Tagged: Fourth Amendment

Prof. Gershman on “Parking While Black”

In his most recent Huffington Post piece titled Parking While BlackProf. Bennett L. Gershman reviews a recent Circuit Court decision, United States v. Johnson, which is currently pending re-hearing at the 7th Circuit after it initially upheld the lower court’s decision. Prof. Gershman raises a fair question: “[Are the courts] about to decide if police have another legal method for harassing black citizens[?]”

In the middle of a Wisconsin winter with streets covered in snow, local Milwaukee police decided to harass a parked car with four black passengers inside after one just returned from a liquor store, citing Milwaukee parking ordinance (alleging the car was parked too close to a crosswalk), pulling all passengers out of the car, handcuffing them, searching the entire car and finding a gun as a result.

While the court’s majority sided with the government and held that the police did not violate the defendant’s Fourth Amendment rights and reasoned that police had probable cause (based on the parking ordinance) and as such “could forcibly detain the car and search the occupants,” Judge David Hamilton delivered a worth-to-read dissent, calling the police conduct “terrifying,” “outrageous,” and “extraordinary.” As Prof. Gershman points out, Judge Hamilton carried on by saying:

Imagine that the police tried that approach in Milwaukee’s affluent east side. Citizens would be up in arms, and rightly so.” … “No police officer could expect to keep his job if he treated a standing car as worthy of a [forcible] stop.”

Prof. Gershman concludes that:

The panel decision was vacated last month, and reargument has been ordered. It remains to be seen whether the entire circuit court will see it as Hamilton did or whether “parking while black” will sadly become as common a phrase as “driving while black.”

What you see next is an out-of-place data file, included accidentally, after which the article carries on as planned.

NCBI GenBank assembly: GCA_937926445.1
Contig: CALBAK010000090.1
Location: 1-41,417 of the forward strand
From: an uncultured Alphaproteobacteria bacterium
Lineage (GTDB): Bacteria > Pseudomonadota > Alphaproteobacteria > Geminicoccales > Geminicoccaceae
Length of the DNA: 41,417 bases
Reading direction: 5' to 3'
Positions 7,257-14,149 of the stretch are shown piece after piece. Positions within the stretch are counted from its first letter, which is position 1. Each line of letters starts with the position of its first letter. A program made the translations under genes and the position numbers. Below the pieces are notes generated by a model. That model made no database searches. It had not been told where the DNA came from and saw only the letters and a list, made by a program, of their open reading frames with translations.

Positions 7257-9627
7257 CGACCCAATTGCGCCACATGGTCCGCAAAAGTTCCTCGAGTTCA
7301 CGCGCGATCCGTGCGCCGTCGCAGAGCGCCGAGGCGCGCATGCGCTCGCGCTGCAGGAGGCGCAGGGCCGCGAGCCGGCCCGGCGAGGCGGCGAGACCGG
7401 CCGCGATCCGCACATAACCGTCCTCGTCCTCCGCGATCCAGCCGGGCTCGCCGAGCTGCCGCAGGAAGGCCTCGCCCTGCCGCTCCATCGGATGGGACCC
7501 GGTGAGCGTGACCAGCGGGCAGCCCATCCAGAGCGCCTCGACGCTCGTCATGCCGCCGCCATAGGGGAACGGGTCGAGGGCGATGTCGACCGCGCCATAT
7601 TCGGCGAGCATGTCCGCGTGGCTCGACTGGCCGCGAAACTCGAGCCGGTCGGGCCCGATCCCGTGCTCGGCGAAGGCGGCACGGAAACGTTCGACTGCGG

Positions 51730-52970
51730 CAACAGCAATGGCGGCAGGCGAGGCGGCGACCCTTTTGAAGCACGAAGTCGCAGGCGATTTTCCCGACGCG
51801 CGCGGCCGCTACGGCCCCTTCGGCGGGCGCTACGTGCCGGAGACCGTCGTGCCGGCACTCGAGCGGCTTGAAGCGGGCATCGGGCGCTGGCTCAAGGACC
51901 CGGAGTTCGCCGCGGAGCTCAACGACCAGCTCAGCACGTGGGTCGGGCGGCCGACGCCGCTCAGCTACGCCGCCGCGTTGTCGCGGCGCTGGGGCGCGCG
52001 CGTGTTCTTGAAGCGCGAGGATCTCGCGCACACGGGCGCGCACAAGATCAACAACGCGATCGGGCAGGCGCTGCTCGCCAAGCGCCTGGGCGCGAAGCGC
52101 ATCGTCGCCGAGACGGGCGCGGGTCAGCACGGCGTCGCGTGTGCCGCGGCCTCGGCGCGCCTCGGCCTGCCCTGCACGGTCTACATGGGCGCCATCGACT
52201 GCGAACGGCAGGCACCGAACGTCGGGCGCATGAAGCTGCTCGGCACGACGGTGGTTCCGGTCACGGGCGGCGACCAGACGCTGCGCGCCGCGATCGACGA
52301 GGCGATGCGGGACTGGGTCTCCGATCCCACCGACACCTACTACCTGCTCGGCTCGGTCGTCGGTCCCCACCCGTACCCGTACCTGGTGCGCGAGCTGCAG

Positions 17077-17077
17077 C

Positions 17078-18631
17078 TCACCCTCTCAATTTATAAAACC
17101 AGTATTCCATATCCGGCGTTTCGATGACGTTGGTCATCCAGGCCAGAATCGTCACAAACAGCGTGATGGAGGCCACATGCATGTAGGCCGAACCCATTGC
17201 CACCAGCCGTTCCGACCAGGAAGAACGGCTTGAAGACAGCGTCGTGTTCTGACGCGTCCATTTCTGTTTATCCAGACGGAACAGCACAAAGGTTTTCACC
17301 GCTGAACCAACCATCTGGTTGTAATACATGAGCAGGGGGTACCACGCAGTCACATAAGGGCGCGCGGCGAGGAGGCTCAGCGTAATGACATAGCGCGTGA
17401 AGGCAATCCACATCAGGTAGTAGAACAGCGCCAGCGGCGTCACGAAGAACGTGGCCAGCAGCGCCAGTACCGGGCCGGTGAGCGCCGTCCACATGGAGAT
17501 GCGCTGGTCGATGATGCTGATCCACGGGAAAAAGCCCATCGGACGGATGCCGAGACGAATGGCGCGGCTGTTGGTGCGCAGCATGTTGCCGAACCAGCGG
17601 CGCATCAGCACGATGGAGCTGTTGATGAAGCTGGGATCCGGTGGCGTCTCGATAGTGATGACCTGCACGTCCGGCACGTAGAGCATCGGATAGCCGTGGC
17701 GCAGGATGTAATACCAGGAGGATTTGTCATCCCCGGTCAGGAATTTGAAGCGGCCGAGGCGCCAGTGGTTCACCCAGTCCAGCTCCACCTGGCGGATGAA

Justice Antonin Scalia and His Legacy in Criminal Law

WRITTEN BY: Anjelica Cappellino, Esq. & Prof. John Meringolo, Esq.

Justice Antonin Scalia’s recent passing has shocked the public, to say the least. The 79-year old Supreme Court Justice died in his sleep on February 13, 2016, while staying at a Texas resort during a hunting trip. The first Italian-American to serve on the Supreme Court, Scalia leaves behind his wife of fifty-five years and nine children.

Scalia’s death has already caused political chaos and derision as to who will appoint his successor and whether said appointment can be postponed until next year when the succeeding United States president takes office, even though President Obama is constitutionally beholden to choose the appointment and

[t]he historical record does not reveal any instances since at least 1900 of the president failing to nominate and/or the Senate failing to confirm a nominee in a presidential election year because of the impending election.  In that period, there were several nominations and confirmations of Justices during presidential election years.

It is no secret that Justice Scalia’s passing immediately furthered the divide between political parties, as Scalia was considered a staunchly conservative linchpin for many right-leaning opinions and his successor could tilt the direction of the Supreme Court. Interestingly, however, Scalia’s record on criminal law issues is quite diversified and does not prescribe to the values of only one political side.